FOR all of our Prime Minister’s bluster condemning Russian military aggression against Ukraine and how his government stands with the people of that invaded country the reality, as always, is very different.

The hypocrisy of the Conservative Party on Russian Federation economic sanctions knows no shame.

It’s received almost £2 million in donations from benefactors linked to Russia since Johnson became PM in 2019.

Crony Britain has become one of the world’s largest money laundering machines for the questionable assets of Russian oligarchs and international criminal networks.

The Tories have been content to flog UK visas to the highest bidder.

In the last seven years, more than 200 “golden visas” – a fast-track system to settle in the UK – were granted to Russian millionaires.

The scheme was only scrapped earlier this month and has seen around 13,000 people from super rich elites jump the immigration queue if they invested millions in British companies.

No-one seemed particularly bothered about where the money came from. All of this shows a UK government that is morally bereft and devoid of one scintilla of decency, but it gets worse with Ukraine.

Last week the UK stopped accepting visa applications from Ukrainians within their own country meaning refugees have no safe route to seek asylum in the UK.

Ukrainian family members of British citizens can now only apply for a visa in a temporary consulate in Lviv in western Ukraine and reports are abound that it’s exceptionally difficult – if not impossible – for family members to apply for UK visas.

The US estimates up to five million people could be displaced due to the Russian Federation’s military assault on Ukraine.

Poland is reported to be gearing up to receive one million refugees and other countries including Romania, Hungary, Slovakia and Moldova are preparing to accept large numbers of refugees. Ireland is waving any requirements for visas for Ukrainians.

Let’s remember these are women, children, the frail and elderly as men aged 18 to 60 cannot leave Ukraine as they’re required to take up arms to defend their country.

READ MORE: City Chambers flies national flag of Ukraine in act of solidarity

While our Prime Minister talks about providing support to prevent a humanitarian crisis for those fleeing Ukraine the reality, as always with Mr Johnson, is the opposite.

This crisis exposes the fallacy and perniciousness of the UK Government’s Nationality and Borders Bill.

This proposed legislation is currently making its way through Parliament and would change immigration law so that asylum applications from those who had temporarily resided in safe third countries could be declared “inadmissible”.

If passed, a Ukrainian travelling from Poland or Hungary to seek asylum in the UK could simply be refused asylum.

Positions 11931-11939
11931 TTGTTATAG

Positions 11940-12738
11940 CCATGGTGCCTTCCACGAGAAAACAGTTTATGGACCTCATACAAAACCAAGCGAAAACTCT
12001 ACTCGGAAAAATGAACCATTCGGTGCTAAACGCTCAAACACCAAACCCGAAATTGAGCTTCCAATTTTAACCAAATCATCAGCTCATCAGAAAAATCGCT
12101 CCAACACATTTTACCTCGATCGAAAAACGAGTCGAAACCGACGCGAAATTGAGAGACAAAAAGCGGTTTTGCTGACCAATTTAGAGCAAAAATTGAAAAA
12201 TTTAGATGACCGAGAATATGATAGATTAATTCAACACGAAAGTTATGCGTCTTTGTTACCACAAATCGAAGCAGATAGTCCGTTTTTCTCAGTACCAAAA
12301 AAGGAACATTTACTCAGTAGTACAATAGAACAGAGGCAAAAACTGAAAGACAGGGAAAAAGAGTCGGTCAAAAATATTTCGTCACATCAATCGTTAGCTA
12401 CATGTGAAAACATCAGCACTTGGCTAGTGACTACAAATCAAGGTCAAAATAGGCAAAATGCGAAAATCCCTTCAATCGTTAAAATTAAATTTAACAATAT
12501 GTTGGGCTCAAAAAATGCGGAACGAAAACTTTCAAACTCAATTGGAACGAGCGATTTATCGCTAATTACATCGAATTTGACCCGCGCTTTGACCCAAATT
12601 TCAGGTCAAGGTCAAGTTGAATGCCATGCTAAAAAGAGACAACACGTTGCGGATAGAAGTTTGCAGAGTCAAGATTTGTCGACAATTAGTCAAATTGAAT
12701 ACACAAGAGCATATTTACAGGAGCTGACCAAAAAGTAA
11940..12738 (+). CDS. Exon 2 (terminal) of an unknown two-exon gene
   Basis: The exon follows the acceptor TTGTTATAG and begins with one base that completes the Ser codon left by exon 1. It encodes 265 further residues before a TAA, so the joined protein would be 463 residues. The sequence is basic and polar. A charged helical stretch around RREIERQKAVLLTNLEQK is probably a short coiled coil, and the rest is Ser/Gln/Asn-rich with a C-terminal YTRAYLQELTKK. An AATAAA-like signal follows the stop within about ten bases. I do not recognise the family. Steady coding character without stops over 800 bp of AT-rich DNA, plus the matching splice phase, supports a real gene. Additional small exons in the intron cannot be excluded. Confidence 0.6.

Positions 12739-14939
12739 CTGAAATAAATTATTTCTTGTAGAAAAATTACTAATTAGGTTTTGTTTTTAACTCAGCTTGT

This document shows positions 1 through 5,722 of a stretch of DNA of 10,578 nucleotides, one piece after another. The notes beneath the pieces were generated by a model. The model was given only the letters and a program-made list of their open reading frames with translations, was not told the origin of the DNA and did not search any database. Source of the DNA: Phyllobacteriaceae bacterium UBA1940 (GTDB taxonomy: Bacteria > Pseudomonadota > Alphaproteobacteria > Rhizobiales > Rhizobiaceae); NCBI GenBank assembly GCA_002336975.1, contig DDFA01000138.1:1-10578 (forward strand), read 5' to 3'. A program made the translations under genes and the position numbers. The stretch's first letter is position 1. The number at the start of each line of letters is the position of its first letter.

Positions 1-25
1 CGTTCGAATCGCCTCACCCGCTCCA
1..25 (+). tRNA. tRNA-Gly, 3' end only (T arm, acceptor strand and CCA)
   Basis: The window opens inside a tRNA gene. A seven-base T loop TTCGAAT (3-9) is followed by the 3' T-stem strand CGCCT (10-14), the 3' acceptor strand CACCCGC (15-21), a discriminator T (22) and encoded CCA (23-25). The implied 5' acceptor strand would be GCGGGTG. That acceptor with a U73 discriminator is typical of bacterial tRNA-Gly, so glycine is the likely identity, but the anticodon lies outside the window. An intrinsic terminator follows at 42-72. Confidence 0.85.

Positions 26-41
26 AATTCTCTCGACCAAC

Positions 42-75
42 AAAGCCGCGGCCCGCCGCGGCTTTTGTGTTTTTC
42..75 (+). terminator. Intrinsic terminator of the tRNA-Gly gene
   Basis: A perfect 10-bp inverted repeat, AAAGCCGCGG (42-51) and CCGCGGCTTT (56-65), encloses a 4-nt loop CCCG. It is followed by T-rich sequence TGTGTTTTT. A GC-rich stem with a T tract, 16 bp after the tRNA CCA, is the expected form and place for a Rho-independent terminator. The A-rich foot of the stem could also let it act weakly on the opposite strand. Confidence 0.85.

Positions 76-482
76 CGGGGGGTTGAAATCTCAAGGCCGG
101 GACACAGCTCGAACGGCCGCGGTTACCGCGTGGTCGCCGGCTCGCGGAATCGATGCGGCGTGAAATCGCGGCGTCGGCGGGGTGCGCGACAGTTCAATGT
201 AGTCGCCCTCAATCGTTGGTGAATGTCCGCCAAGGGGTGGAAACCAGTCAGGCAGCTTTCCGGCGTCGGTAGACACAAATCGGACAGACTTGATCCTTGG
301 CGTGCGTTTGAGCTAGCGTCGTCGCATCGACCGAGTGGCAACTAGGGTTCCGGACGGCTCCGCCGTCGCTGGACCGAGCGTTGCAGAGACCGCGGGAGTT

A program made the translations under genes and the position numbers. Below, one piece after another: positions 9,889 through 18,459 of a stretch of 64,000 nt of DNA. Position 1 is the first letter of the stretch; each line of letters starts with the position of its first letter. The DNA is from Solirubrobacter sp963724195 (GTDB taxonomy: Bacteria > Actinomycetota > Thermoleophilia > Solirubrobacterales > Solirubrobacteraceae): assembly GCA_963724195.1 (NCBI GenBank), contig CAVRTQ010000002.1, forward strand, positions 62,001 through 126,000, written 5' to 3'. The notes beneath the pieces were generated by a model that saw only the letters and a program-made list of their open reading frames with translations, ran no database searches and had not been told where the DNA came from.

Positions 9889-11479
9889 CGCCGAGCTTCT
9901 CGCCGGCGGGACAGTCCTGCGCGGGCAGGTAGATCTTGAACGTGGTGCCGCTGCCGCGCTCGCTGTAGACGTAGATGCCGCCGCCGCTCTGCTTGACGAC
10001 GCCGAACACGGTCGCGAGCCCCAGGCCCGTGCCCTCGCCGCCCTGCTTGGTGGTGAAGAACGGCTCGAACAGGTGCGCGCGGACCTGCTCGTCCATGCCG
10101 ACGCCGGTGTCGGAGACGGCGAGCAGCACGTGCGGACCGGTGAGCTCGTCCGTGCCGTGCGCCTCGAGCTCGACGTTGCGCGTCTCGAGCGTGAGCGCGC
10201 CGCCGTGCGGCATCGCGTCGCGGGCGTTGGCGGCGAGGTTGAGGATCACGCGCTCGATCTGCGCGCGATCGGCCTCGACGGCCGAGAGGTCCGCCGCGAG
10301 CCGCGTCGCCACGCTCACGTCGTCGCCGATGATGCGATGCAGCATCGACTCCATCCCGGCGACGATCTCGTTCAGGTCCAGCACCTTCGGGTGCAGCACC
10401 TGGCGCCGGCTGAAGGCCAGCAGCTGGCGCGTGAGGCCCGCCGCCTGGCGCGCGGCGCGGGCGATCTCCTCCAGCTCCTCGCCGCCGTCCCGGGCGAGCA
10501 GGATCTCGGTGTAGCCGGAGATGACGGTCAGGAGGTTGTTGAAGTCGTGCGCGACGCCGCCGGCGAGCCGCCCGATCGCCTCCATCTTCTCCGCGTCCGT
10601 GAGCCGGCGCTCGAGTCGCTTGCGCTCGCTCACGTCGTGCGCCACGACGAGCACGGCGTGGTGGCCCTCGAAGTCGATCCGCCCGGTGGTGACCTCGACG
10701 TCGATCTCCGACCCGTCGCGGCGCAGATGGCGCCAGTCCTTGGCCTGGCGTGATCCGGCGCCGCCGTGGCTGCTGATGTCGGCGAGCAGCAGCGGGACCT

The bill would make it a criminal offence to arrive in the UK “without valid entry clearance”. The maximum sentence for this proposed offence is four years’ imprisonment.

Anyone helping asylum seekers into the UK would also be breaking the law and could be prosecuted, whereas existing law provides this is only prohibited if done “for gain”.

The bill is at its report stage today in the House of Lords, where there will be votes on numerous amendments.

The Scottish Government opposes the bill.

Shona Robison, Scottish Cabinet Secretary for Social Justice, said: “The Nationality and Borders Bill takes an approach which does not align with Scotland’s values or needs.

"The UNHCR (United Nations Refugee Agency) have been clear that the Nationality and Borders Bill’s plans would violate the 1951 Refugee Convention and that they will ‘damage lives, be hard to implement and undermine international co-operation on refugee issues’.”

Last week the Refugee Council and 50 UK charities published an open letter expressing their concern that the bill was ill-advised and ill-timed: “The bill undermines our obligation to give all who seek asylum a fair hearing on our soil.

"Those who take dangerous journeys over land to the UK will be treated as criminals.”

Charities believe that Ukraine’s dire plight requires a broad cross-party and public consensus on the need for Britain to play its part in an international relief effort.

They argue for a proper resettlement programme for Ukrainian refugees: “A generation ago, the UK saved the lives of thousands of families from the Balkans through an evacuation and resettlement programme which enabled them to rebuild their lives in our country.

“The UK Government should again play a leading role in international efforts, including through a significant, well-resourced UK programme, working with councils across the country, to welcome Ukrainians who need sanctuary.”

The prospect of the PM scrapping the worst aspects of his Nationality and Borders Bill seems unlikely; doing anything of substance to welcome Ukrainian refugees seems equally unlikely. Platitudes are meaningless when you pull up the drawbridge to those in need.